4 Mistakes You Don’t Have to Make This Holiday Season

by in Food Network Chef, Holidays, December 5th, 2013

Classic Apple TartsI love the excitement of the holiday season, and I even crave a bit of the chaos that comes with being pulled in a million directions. Still, I like to keep (most of) my sanity, especially in the kitchen, which I like to consider my own little haven. Here are some of the biggest mistakes people make in the holiday kitchen, along with a quick fix for each one.

1. Edible gifts: There’s nothing like getting a tasty homemade gift!
The big mistake: making them at the last minute. One year I decided to make all my neighbors Homemade Apple Tarts (pictured above). Everyone loved them, but they needed to be made and delivered fresh, which meant I was up all night making pie after pie.

The fix: Take a tip from those high-end croissant dough delivery places and give frozen (un)baked goods. My Scones can be whipped up in a flash, flavored according to your preferences, cut into triangles and frozen unbaked. Give them frozen so the recipients can bake them according to their schedule.

2. Houseguests: Family is in town, and won’t it be fun to catch up with Uncle Mort and Aunt Milly?
The big mistake: hosting every single meal for a varied crew.

The fix: Make at least one meal per day a do-it-yourself buffet. Breakfast is a great candidate. Before bed, put out cereals, interesting breads and spreads, a fruit bowl and the like. You can add some thoughtful touches such as my Homemade Granola (or Scones, see above!) so early-bird guests feel loved, even as you catch a few extra Z’s.

3. Entertaining: Holidays are the perfect time to invite family and friends, so a party seems only natural!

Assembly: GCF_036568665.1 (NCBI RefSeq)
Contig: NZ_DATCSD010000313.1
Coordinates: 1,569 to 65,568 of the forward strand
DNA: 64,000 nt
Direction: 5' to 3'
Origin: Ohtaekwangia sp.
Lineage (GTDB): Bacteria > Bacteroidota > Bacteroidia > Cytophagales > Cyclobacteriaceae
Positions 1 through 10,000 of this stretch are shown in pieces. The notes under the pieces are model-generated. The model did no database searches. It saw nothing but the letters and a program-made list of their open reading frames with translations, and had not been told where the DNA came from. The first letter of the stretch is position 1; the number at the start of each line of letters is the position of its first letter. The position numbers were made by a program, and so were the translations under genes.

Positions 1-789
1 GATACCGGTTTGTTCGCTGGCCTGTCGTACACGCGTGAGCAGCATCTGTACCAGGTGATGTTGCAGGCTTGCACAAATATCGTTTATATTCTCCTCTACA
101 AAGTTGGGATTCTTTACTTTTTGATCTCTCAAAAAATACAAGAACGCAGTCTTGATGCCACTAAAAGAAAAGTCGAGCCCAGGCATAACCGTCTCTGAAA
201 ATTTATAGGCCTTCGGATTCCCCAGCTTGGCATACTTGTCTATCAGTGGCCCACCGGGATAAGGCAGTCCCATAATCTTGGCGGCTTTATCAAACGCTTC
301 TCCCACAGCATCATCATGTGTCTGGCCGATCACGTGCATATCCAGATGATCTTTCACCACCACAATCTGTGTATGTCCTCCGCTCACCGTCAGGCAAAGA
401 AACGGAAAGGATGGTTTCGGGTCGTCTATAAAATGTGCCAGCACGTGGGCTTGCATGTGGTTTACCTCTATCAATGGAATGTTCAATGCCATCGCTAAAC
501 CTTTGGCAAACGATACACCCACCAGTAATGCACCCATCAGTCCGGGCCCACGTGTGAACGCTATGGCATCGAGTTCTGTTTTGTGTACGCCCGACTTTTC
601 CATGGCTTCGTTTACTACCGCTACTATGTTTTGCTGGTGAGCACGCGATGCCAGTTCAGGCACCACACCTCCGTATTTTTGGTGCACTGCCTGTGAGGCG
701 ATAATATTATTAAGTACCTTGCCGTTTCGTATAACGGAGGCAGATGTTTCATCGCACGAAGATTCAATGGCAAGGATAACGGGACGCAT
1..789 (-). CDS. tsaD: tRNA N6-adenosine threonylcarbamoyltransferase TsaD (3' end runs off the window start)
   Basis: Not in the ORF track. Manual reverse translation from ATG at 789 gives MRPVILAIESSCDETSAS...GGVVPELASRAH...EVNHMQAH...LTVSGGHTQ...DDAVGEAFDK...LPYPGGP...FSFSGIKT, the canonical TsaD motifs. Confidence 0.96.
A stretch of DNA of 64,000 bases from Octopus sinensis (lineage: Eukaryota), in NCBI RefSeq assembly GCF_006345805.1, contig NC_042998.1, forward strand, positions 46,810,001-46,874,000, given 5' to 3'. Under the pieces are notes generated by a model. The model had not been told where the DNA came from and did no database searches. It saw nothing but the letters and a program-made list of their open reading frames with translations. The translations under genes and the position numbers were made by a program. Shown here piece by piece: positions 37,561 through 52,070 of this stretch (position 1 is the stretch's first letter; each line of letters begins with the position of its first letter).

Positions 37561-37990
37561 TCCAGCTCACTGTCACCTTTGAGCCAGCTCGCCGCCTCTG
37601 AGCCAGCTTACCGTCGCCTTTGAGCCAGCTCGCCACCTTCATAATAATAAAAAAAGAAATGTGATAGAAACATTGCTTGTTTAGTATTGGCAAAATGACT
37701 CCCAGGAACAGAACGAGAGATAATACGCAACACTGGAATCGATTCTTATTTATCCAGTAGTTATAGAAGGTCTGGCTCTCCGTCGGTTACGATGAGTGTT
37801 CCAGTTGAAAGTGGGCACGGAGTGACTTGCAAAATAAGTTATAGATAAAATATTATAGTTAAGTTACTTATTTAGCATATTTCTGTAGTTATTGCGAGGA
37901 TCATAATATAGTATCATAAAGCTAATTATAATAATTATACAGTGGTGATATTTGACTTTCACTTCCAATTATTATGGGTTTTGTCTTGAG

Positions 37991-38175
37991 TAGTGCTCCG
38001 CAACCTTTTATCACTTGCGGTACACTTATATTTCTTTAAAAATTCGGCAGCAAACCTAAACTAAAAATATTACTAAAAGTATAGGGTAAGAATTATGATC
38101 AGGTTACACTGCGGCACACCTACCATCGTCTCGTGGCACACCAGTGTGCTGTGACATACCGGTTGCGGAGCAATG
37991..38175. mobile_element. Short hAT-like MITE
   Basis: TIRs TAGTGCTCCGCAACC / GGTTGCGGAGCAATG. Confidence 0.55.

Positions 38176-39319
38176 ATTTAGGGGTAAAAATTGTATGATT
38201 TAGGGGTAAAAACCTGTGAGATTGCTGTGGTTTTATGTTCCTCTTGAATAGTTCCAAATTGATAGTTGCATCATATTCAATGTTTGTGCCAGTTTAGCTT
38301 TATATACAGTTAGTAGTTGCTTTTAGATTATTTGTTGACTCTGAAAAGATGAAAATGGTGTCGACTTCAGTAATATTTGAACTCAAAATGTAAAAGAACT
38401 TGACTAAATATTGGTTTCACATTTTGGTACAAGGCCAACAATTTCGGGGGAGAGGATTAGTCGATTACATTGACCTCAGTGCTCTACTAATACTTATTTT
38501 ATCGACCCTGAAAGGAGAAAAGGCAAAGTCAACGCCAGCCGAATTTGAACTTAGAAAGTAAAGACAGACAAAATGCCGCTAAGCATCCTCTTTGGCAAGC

The big mistake: planning an ambitious menu requiring a ton of time and money.

The fix: Imagine your ideal menu and then make it about two steps simpler. A simple menu executed well is always a better entertaining strategy. And focus on food that does not need to be served piping hot to be delicious (who needs that kind of pressure?). My Potato Bacon Torte is a holiday entertaining favorite in my house and it costs pennies a serving. (Get the recipe and video here, plus a fun note: This is my most-popular recipe on FoodNetwork.com.) You could even bake a few now and freeze the rest for later.

4. Sweets galore: The holiday season means many of us loosen the rules on eating, and we allow ourselves to indulge in perhaps more sweets than usual.
The big mistake: giving up entirely on any nutrition. With the hectic holiday schedule, we need all the energy we can get!

The fix: I have a few ideas. Start each meal with a veggie-based soup (the Roasted Tomato Winter Gazpacho in my cookbook is perfect) or sip a veggie-filled smoothie to curb your sweet-tooth (see my Green Morning Smoothie).

Another strategy: Include some protein alongside your sweets. Serve a basket of holiday nuts with small chocolates for dessert, or bake up a batch of my Black Bean Brownies for bit of protein and fiber to go with that treat.

What are some of your tips and tricks to keeping your head during the holidays? Share your thoughts in the comments below.

Shopping for holiday gifts? Melissa d’Arabian is wrapping up her helpful tips and family-friendly recipes into one must-read cookbook, Ten Dollar Dinners.

Similar Posts

Save Your Pumpkin Seeds: A Simple Roasting How-To

With Halloween just one week away, you’re likely getting set to carve tricked-out jack-o’-lanterns in preparations for next Friday’s...

Comments (2)

  1. Bridget McNabb says:

    I make all my cookie dough for the season and then it is slice and bake to make a quick dessert tray! Made 40 logs this year! 5 different flavors.

  2. CVeraS says:

    Let people actually help. So what if the gravy is too thin? My back was hurting a lot Thanksgiving day. I asked my sister to make the mashed potatoes and focused on something I could do sitting. Guess what. My husband liked her potatoes better than mine. I was grateful, not jealous – she now has a new job every Thanksgiving. Share the spotlight. We have a small kitchen and still managed. It makes people feel useful, needed and feel good about themselves to make a dish or two for you.

Leave a Reply

Your email address will not be published. Required fields are marked *

You may use these HTML tags and attributes: <a href="" title=""> <abbr title=""> <acronym title=""> <b> <blockquote cite=""> <cite> <code> <del datetime=""> <em> <i> <q cite=""> <strike> <strong>